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I have at hand the book by Clifford Will, "Theory and Experiments in Gravitational Physics", and the following Living Reviews in Relativity article. He quotes the Einstein Equivalence Principle (EEP) as follows [Will2006, 3.2]:

  1. "mass" is proportional to "weight", hence trajectories of freely falling "test" bodies are independent of their masses, structures and compositions; (Newton EP, or Week EP)
  2. local non-gravitational test experiments are independent of the velocity of the freely falling reference frame in which they're performed. That is, Special Relativity (as well as QED and so on) is locally valid; (Local Lorentz Invariance, LLI)
  3. these experiments are also independent of where and when in the Universe they're performed. (Local Position Invariance, LPI)

Then Will claims that

it's possible to argue convincingly that if EEP is valid, than gravity must be a "curved spacetime" phenomenon. [...] The only theories that can fully embody EEP are those that satisfy the postulates of "metric theories of gravity", which are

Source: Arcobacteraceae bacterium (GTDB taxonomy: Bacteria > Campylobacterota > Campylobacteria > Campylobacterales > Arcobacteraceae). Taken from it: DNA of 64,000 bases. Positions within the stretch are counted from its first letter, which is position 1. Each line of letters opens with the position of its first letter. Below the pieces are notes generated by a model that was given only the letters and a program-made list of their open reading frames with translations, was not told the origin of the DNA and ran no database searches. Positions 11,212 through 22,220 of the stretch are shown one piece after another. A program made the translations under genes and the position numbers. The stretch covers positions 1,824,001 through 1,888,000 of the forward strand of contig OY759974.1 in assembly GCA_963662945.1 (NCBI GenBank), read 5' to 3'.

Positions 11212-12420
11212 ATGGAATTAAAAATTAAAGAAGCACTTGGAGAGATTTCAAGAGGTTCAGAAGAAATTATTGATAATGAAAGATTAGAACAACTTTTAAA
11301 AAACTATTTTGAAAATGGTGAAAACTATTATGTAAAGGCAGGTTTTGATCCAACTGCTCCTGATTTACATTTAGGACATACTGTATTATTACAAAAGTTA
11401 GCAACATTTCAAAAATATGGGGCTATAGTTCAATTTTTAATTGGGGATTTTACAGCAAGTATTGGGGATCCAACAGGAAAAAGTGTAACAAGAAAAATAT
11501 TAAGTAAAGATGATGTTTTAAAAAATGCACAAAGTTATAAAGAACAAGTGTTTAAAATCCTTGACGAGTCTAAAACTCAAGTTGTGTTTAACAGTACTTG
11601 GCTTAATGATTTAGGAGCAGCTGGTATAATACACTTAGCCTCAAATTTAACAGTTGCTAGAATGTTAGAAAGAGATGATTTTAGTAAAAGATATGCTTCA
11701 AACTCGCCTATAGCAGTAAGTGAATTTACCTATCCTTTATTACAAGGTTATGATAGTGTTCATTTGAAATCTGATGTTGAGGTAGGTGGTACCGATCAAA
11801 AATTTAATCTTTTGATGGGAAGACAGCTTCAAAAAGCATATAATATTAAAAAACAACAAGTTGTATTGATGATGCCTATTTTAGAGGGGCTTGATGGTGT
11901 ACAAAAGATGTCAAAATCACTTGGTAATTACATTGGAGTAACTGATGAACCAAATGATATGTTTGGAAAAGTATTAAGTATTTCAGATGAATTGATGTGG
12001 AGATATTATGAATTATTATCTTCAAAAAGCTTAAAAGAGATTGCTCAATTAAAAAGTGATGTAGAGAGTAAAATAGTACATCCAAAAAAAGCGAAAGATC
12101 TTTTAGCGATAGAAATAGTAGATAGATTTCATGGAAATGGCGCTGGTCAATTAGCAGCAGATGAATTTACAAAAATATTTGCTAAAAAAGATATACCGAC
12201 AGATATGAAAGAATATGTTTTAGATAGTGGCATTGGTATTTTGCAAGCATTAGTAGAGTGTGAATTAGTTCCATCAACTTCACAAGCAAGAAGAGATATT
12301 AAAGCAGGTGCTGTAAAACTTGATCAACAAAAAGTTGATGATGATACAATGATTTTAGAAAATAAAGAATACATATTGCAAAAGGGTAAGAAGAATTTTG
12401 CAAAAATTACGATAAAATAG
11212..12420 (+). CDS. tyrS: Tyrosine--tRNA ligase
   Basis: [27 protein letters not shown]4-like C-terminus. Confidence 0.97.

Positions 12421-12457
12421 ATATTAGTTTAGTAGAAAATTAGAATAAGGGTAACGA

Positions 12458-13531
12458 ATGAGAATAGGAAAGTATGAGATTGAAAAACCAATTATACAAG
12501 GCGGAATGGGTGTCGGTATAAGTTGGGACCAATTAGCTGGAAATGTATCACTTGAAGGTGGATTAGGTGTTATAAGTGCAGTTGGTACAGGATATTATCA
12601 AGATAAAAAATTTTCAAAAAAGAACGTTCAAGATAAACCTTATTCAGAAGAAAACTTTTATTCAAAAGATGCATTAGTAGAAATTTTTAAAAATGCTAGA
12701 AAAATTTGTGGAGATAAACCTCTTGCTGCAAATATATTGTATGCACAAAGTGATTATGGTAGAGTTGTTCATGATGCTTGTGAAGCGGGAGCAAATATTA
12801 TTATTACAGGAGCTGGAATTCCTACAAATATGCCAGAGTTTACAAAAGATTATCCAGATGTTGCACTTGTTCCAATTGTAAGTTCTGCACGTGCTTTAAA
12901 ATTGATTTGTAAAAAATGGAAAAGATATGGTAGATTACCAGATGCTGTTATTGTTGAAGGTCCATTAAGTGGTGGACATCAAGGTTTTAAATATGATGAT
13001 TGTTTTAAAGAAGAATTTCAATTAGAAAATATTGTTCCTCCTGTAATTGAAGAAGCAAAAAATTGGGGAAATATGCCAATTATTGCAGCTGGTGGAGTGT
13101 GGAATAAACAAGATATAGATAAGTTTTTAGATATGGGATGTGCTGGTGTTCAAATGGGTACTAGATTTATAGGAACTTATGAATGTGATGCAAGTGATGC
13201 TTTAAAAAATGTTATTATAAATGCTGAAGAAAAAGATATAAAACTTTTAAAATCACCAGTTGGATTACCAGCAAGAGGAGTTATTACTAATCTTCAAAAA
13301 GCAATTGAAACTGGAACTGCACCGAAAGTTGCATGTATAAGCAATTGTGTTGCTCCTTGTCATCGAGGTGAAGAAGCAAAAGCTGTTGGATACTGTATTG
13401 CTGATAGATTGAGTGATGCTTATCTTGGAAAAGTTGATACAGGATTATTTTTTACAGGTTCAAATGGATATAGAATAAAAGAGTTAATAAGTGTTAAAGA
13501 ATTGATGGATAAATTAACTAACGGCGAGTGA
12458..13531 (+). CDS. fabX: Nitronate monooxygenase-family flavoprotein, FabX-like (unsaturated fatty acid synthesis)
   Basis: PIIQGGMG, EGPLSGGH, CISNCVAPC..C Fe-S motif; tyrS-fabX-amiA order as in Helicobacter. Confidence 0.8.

1. The spacetime manifold has a symmetric metric $g_{\mu\nu}$;
  2. trajectories of freely falling test bodies are geodesics of $g_{\mu\nu}$;
  3. locally, the non-gravitational laws of physics are those of Special Relativity, QED and so on...

Ok, this claim is more than reasonable and experimental tests of EEP made with metric theories have yield optimal results and confirmations. But, is it rigorous or exhaustive? Is there the possibility of a technical fault with testing EEP with metric theories? I mean, can I test this claim at the same time as EEP, and vice versa? Is teleparallelism an alternative to the introduction of a metric?

Though manifolds are a very general concept, and hence saying that the spacetime can be described by a manifold is too general to be wrong, embedding a metric is natural but more subtle and not so obvious to me asserting that gravity can be interpreted with its curvature, as a result of EEP. Can someone convince me that it's the only reasonable thing to do or, on the contrary, show me some alternatives?

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2 Answers

Is teleparallelism an alternative to the introduction of a metric?

Teleparallel gravity still comes with a metric - just take the tetrad field as orthonormal basis and there it is. The main difference between GR and teleparallelism is that the former uses curvature, the latter torsion to model gravity. According to Kleinert, there's actually a type of gauge symmetry between these theories and there exists an infinite number of intermediate descriptions in terms of both curvature and torsion.

That is, Will's claim that EEP necessarily implies a curved spacetime is not true with teleparallel gravity.

As far as I can tell, your interpretation is correct. Note that some of the features that are due to the geometric structure of GR need to be imposed dynamically in the teleparallel formulation: